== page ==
Over the past decade, widespread coral bleaching has occurred on several distinct occasions, known as mass coral bleaching events. AIMS scientists have been monitoring mass bleaching events on the Great Barrier Reef since the early 1980's and studying the impacts to better understand the phenomenon and enable better prediction and future scenario modelling for reef managers.

The summer of 1997-1998 was one of the hottest recorded on the Great Barrier Reef in the 20th Century. Mild bleaching began in late January and intensified by February/March. Extensive aerial surveys of 654 reefs conducted by scientists at the Great Barrier Reef Marine Park Authority (GBRMPA) showed that 21% of offshore reefs had moderate to high levels of bleaching compared to 74% of inshore. Most reefs recovered fully with less than 5% of inshore reefs suffering high mortality. The worst affected reefs were in the Palm Island area where up to 70% of corals died.

During the summer of 2002 a mass bleaching event occurred that was equivalent to or slightly more severe than the 1998 event. The first signs of substantial bleaching were reported in January, with the worst over by April. In response, GBRMPA implemented the world's most comprehensive survey of coral bleaching in collaboration with AIMS, Cooperative Research Centre for the Great Barrier Reef (CRC Reef) and National Oceanographic and Atmospheric Association (NOAA). Aerial surveys revealed bleaching in 54% of the 641 reefs observed. Nearly 41% of offshore and 72% of inshore reefs had moderate or high levels of bleaching. Again, reef recovery was generally good with less than 5% suffering high mortality. The worst affected reefs were in the Bowen area where around 70% of corals died.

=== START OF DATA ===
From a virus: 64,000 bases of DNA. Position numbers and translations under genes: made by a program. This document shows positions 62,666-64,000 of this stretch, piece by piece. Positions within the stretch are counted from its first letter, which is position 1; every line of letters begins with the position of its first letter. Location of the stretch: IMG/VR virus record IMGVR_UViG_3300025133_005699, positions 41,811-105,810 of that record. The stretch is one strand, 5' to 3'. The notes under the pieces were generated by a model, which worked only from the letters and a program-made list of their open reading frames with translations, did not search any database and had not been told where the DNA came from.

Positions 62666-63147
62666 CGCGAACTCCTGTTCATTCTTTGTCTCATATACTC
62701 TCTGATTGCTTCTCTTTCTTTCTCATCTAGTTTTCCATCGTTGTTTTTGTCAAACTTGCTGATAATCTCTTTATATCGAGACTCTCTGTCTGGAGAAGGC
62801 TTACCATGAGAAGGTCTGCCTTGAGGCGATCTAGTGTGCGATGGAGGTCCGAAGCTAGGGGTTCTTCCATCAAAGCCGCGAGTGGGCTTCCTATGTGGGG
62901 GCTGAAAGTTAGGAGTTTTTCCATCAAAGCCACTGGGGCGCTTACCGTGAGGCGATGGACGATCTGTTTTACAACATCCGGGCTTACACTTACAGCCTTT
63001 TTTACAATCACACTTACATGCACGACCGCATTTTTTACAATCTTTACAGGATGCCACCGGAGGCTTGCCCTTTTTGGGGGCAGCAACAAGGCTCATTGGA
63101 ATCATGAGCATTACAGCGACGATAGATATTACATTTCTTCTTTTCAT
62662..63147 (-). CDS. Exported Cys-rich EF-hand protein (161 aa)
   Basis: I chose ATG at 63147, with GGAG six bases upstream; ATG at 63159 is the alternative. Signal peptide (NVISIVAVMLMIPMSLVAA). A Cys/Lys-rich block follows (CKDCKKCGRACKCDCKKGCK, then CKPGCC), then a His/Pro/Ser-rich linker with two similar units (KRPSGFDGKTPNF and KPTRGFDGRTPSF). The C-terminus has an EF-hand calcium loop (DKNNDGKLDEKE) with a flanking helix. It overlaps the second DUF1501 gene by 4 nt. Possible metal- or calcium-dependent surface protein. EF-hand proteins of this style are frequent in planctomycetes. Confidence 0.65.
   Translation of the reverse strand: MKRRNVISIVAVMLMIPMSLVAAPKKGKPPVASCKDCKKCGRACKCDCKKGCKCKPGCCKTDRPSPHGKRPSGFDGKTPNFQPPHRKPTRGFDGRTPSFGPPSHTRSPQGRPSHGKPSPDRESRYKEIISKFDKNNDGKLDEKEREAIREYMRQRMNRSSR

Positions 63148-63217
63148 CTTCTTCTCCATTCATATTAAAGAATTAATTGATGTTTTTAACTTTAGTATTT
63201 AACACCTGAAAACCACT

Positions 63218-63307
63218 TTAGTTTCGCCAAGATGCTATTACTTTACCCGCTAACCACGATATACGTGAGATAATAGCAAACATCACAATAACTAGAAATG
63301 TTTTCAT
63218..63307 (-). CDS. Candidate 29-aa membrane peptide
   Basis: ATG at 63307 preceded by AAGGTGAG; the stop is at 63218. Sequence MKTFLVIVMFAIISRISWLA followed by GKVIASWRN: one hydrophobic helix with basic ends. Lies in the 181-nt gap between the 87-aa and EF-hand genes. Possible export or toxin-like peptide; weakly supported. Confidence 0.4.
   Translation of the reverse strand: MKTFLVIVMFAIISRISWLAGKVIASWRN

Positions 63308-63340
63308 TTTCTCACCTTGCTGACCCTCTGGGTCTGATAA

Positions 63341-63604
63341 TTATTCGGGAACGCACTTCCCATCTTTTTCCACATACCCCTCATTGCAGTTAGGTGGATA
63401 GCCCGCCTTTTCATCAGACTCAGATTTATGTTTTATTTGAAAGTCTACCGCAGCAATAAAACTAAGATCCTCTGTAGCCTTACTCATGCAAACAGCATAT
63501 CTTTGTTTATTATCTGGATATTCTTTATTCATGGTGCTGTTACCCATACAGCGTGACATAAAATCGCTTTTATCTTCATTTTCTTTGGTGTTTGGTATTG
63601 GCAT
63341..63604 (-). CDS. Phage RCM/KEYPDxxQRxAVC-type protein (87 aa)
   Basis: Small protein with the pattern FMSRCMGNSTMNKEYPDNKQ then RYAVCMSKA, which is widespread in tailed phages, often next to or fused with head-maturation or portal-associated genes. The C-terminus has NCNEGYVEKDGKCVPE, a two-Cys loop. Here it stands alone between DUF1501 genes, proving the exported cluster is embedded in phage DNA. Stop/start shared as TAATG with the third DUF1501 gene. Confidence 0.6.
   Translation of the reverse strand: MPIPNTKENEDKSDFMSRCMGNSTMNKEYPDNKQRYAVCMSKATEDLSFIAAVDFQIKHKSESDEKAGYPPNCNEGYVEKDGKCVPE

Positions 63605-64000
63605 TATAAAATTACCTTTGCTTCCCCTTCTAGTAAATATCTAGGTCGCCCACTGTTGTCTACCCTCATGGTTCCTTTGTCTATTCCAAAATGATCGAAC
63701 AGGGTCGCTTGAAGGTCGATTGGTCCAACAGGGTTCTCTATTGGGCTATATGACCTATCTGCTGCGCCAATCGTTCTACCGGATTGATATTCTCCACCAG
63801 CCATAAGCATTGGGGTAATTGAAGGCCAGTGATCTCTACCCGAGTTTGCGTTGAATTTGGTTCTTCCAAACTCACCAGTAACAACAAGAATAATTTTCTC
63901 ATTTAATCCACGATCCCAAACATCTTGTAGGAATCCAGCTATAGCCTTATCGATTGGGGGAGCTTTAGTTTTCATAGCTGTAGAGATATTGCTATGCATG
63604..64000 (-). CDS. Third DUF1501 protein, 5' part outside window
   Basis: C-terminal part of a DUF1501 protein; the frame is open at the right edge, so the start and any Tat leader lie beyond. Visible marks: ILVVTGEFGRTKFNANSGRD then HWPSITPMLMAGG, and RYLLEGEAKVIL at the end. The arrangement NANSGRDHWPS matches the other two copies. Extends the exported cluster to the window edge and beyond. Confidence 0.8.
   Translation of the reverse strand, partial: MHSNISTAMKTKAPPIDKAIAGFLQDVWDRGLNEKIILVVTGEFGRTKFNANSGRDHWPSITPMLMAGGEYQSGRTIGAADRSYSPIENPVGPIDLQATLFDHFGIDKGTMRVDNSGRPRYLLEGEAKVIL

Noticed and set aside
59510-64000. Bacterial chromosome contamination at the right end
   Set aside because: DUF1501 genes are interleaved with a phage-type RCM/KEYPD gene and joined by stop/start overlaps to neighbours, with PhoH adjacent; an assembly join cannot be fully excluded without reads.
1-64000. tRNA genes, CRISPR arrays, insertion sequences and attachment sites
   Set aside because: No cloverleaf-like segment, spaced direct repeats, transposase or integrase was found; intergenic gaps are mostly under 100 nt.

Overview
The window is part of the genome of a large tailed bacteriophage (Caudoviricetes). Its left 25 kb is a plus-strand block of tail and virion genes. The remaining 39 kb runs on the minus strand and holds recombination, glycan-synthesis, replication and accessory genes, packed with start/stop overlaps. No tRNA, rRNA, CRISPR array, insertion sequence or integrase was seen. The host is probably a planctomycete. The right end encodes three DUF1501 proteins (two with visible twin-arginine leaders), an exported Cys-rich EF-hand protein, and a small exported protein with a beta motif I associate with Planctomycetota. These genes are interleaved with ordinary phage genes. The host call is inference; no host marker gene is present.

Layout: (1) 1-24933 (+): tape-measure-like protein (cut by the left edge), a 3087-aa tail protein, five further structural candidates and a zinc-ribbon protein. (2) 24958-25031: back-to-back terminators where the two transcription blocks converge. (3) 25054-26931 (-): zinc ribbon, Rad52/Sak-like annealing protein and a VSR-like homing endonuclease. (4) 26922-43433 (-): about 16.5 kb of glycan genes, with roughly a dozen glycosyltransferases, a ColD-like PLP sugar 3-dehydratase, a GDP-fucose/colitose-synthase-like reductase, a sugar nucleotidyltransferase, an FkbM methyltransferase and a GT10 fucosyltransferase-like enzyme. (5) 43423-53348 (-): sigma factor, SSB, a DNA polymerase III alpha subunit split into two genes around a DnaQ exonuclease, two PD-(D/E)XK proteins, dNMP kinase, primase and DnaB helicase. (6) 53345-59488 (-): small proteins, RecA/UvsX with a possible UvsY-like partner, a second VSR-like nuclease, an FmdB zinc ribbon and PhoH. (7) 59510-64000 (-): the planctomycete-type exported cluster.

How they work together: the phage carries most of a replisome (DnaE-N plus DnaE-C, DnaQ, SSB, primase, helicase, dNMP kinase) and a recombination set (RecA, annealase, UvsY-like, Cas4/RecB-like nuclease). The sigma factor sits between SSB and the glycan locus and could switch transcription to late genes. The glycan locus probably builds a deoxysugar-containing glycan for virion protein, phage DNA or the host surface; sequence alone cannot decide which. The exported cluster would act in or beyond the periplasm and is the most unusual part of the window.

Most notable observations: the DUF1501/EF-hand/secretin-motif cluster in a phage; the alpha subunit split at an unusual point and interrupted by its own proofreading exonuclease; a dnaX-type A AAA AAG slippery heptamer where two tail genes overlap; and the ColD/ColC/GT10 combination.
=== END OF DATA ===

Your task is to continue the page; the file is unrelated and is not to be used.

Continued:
In January and February 2006 a further bleaching event took place on the southern end of the Great Barrier Reef, especially around the Keppel Islands. AIMS surveys revealed that although bleaching was largely confined to this region, the extent of the bleaching in this area was even worse than in previous years, with up to 98% corals bleached on some reefs, resulting in nearly 39% mortality on the reef flats and 32% on the reef slopes.

This event was compounded by a freak rain storm 8 months later that killed virtually all corals on the reef flat in the inner Keppel islands. Most of the mortality was due to corals being drenched with freshwater, while they were exposed to air during an extreme low tide. Corals below the reef flat were not affected.

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Coral Bleaching on the GBR